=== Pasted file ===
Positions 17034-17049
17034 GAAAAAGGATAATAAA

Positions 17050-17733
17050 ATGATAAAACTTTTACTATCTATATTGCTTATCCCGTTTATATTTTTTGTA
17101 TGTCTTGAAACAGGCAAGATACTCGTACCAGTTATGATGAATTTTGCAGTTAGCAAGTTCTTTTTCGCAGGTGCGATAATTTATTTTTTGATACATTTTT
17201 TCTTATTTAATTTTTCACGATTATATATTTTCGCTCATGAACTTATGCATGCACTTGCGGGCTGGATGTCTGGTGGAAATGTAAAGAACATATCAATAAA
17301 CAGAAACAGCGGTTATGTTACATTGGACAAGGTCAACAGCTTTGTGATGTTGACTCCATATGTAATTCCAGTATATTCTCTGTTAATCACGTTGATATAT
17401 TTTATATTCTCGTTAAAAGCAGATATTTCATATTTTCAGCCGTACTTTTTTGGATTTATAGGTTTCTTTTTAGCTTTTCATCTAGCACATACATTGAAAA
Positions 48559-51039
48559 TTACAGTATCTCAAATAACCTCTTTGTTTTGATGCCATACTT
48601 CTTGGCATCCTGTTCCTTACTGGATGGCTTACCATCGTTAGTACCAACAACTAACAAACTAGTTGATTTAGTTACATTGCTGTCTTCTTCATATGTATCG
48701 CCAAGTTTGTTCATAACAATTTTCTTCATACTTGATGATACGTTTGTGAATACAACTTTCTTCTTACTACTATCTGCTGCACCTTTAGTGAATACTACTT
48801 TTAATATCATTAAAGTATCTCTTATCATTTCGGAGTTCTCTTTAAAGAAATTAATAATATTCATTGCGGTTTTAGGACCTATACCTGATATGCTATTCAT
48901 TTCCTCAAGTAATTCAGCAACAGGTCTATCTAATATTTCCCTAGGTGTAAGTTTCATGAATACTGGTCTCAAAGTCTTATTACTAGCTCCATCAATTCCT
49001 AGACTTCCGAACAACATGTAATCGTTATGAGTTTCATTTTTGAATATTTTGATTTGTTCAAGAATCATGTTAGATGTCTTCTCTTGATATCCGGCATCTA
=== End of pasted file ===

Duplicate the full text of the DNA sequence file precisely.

Positions 17034-17049
17034 GAAAAAGGATAATAAA

Positions 17050-17733
17050 ATGATAAAACTTTTACTATCTATATTGCTTATCCCGTTTATATTTTTTGTA
17101 TGTCTTGAAACAGGCAAGATACTCGTACCAGTTATGATGAATTTTGCAGTTAGCAAGTTCTTTTTCGCAGGTGCGATAATTTATTTTTTGATACATTTTT
17201 TCTTATTTAATTTTTCACGATTATATATTTTCGCTCATGAACTTATGCATGCACTTGCGGGCTGGATGTCTGGTGGAAATGTAAAGAACATATCAATAAA
17301 CAGAAACAGCGGTTATGTTACATTGGACAAGGTCAACAGCTTTGTGATGTTGACTCCATATGTAATTCCAGTATATTCTCTGTTAATCACGTTGATATAT
17401 TTTATATTCTCGTTAAAAGCAGATATTTCATATTTTCAGCCGTACTTTTTTGGATTTATAGGTTTCTTTTTAGCTTTTCATCTAGCACATACATTGAAAA
Positions 48559-51039
48559 TTACAGTATCTCAAATAACCTCTTTGTTTTGATGCCATACTT
48601 CTTGGCATCCTGTTCCTTACTGGATGGCTTACCATCGTTAGTACCAACAACTAACAAACTAGTTGATTTAGTTACATTGCTGTCTTCTTCATATGTATCG
48701 CCAAGTTTGTTCATAACAATTTTCTTCATACTTGATGATACGTTTGTGAATACAACTTTCTTCTTACTACTATCTGCTGCACCTTTAGTGAATACTACTT
48801 TTAATATCATTAAAGTATCTCTTATCATTTCGGAGTTCTCTTTAAAGAAATTAATAATATTCATTGCGGTTTTAGGACCTATACCTGATATGCTATTCAT
48901 TTCCTCAAGTAATTCAGCAACAGGTCTATCTAATATTTCCCTAGGTGTAAGTTTCATGAATACTGGTCTCAAAGTCTTATTACTAGCTCCATCAATTCCT
49001 AGACTTCCGAACAACATGTAATCGTTATGAGTTTCATTTTTGAATATTTTGATTTGTTCAAGAATCATGTTAGATGTCTTCTCTTGATATCCGGCATCTA